There are some people who always have to be on the bleeding edge of technology, such as for Visual Studio and the .NET Framework. But this is not the case for most developers, and that goes double for development teams that have to deliver solutions according to a schedule, however unreasonable that schedule might be.
Keeping up with every single release takes a great deal of time and effort. It is easy to skip a version, then two, and before you know it the articles and screenshots no longer make sense, and the assumptions about things make even plain English inscrutable.
It is important to get back on track by understanding what you are missing and where to look when ramping up. The latest version of the Microsoft development platform enables new things to be done, but there are also things that cannot, or can no longer, be done with it. There is nothing quite as frustrating as finishing a project and realizing that your favorite deployment mechanism is no longer supported (hint hint).
The very best reason to move to Visual Studio 2012 without delay is that Visual Studio 2012, like Visual Studio 2010 before it, allows you to target the version of the .NET Framework that you want instead of only the one that ships with Visual Studio. To this point, David Yack, CTO of Colorado Technology Consultants (a Colorado-based Microsoft consulting firm), said, “I think it is important to separate moving to Visual Studio 2012 and moving to .NET 4.5; we have moved to Visual Studio 2012 as fast as possible. Moving to .NET 4.5 has been slower, because unless you need a feature it offers, there really is not the same motivation.”
The freedom to target different framework versions allows his firm to take advantage of the little changes that make for better productivity. He maintains that even faster startup or small feature changes in the editor make it worth moving as early as projects and schedules permit.
Some organizations require following the “first service pack rule” to ensure stability before adopting anything new, but even those organizations can tamp down the learning curve by starting familiarization early. If you go this route, Yack suggested that you have a couple people on the team lead the way and use it for a couple of weeks, so when the rest of the team jumps in, they are not all learning and can have people on the team to ask how to do specific tasks. The ability to install and try out multiple versions of Visual Studio side by side makes it fairly inexpensive to take this approach.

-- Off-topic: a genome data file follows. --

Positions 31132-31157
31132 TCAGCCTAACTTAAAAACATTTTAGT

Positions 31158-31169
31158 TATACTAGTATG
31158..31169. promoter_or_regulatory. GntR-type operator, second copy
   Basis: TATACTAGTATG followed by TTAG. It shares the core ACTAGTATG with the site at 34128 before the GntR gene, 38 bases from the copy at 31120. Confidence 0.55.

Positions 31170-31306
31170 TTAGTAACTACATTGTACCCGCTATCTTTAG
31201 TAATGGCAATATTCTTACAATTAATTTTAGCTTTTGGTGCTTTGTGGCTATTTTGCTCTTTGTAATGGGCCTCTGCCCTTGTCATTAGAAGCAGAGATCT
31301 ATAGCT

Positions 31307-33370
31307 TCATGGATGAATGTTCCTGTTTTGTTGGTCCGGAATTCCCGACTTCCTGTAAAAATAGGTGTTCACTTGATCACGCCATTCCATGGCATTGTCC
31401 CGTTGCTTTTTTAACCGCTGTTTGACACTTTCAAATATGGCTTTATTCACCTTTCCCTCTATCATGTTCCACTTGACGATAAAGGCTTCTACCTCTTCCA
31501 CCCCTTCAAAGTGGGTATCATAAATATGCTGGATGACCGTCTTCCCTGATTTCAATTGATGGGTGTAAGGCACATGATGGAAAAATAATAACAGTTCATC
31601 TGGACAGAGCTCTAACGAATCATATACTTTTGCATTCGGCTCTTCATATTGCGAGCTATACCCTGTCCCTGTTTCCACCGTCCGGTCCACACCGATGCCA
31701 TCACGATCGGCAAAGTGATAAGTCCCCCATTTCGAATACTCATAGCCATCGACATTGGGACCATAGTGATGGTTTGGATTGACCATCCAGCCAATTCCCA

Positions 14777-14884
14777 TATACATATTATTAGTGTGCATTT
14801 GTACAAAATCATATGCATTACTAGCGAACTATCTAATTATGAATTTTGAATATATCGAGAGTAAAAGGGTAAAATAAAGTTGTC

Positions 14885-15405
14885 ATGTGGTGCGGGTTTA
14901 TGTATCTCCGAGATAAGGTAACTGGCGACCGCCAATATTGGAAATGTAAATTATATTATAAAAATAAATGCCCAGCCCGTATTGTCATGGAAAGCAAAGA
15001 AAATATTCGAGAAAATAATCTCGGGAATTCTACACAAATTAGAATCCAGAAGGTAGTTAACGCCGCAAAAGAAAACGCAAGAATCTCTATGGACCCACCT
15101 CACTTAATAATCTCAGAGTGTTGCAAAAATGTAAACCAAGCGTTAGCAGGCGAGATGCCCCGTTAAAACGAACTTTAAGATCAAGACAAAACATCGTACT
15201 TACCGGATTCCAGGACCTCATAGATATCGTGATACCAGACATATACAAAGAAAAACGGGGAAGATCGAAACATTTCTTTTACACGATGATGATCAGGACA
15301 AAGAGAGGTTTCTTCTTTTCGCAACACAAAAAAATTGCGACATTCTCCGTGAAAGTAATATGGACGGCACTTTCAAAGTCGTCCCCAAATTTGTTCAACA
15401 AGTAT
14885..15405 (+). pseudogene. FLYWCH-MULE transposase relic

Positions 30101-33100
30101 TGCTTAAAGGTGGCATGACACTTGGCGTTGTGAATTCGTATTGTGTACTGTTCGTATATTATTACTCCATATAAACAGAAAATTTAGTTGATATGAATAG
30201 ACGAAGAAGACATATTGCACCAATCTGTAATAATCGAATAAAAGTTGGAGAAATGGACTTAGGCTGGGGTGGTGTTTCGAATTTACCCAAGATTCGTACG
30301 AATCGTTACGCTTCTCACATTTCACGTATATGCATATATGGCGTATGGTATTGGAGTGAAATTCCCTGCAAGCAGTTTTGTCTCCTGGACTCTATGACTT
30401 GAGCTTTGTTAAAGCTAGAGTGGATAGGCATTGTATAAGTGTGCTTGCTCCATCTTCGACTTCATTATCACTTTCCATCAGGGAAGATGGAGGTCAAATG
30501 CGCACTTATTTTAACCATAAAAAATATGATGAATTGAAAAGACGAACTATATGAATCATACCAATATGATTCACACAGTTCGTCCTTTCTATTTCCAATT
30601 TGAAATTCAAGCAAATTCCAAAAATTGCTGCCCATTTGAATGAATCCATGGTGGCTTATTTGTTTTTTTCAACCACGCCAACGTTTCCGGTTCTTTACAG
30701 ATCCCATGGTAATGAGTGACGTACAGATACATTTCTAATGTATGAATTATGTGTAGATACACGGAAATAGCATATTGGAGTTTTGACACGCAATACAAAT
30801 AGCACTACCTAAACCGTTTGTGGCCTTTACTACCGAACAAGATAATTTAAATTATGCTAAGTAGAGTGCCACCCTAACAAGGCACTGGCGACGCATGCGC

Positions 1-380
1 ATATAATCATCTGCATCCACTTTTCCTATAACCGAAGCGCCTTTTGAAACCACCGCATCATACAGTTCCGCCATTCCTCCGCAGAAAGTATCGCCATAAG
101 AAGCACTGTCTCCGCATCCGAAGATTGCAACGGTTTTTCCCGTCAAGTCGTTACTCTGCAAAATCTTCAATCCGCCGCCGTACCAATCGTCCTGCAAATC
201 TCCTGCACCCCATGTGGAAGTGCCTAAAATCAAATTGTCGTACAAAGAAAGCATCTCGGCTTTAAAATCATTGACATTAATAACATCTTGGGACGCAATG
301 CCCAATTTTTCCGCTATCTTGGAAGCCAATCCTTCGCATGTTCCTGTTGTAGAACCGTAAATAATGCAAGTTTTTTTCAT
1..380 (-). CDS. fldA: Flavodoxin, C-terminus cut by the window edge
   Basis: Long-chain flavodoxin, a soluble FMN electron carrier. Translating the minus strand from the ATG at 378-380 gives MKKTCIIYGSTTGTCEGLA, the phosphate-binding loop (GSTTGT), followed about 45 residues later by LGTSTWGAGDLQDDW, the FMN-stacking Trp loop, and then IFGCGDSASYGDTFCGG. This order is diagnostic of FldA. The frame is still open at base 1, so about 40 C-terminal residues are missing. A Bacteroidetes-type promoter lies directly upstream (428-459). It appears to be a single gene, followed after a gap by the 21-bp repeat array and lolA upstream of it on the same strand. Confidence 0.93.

When Microsoft first starting hinting at the developer technologies in the wave that would accompany the release of Windows 8, there were some mysterious statements at the time concerning C++. The promise was that C++ would become a first-class citizen in the family of languages in Visual Studio, along with Visual Basic and C#. For a decade, the tools have improved for Visual Basic and C# in a relentless and often competitive drive between the teams that support each language. The reality is that in Visual Studio 2012, much of the ground has been made up with C++ because Microsoft wanted to widen the scope of potential developers for Windows 8 applications, and make sure that great performance was attainable.
To understand just how far C++ has come from behind, I discussed the current situation with Kate Gregory of Gregory Consulting. She is the author of “C++ AMP: Accelerated Massive Parallelism with Microsoft Visual C++,” as well as a number of C++ and Visual Studio courses available online at Pluralsight.com. When asked why her company is using Visual Studio 2012, she said, “Most of our new development at the moment is in C++, native code, not .NET. And for these projects, Visual Studio 2012 brings us a number of very important C++ 11 features, along with C++ AMP and support for developing apps that target the Windows 8 store, Windows RT and Windows Phone 8.”
She explained that C++ 11 is like a whole new language, an evolution of C++ that has made the resulting language readable, safe, easy to use and indisputably the fastest at runtime. Knowing that I would be slow to believe that C++ is now easy, she emphasized that pointers and many of the harder artifacts of old-style C and C++ are no longer parts of the picture.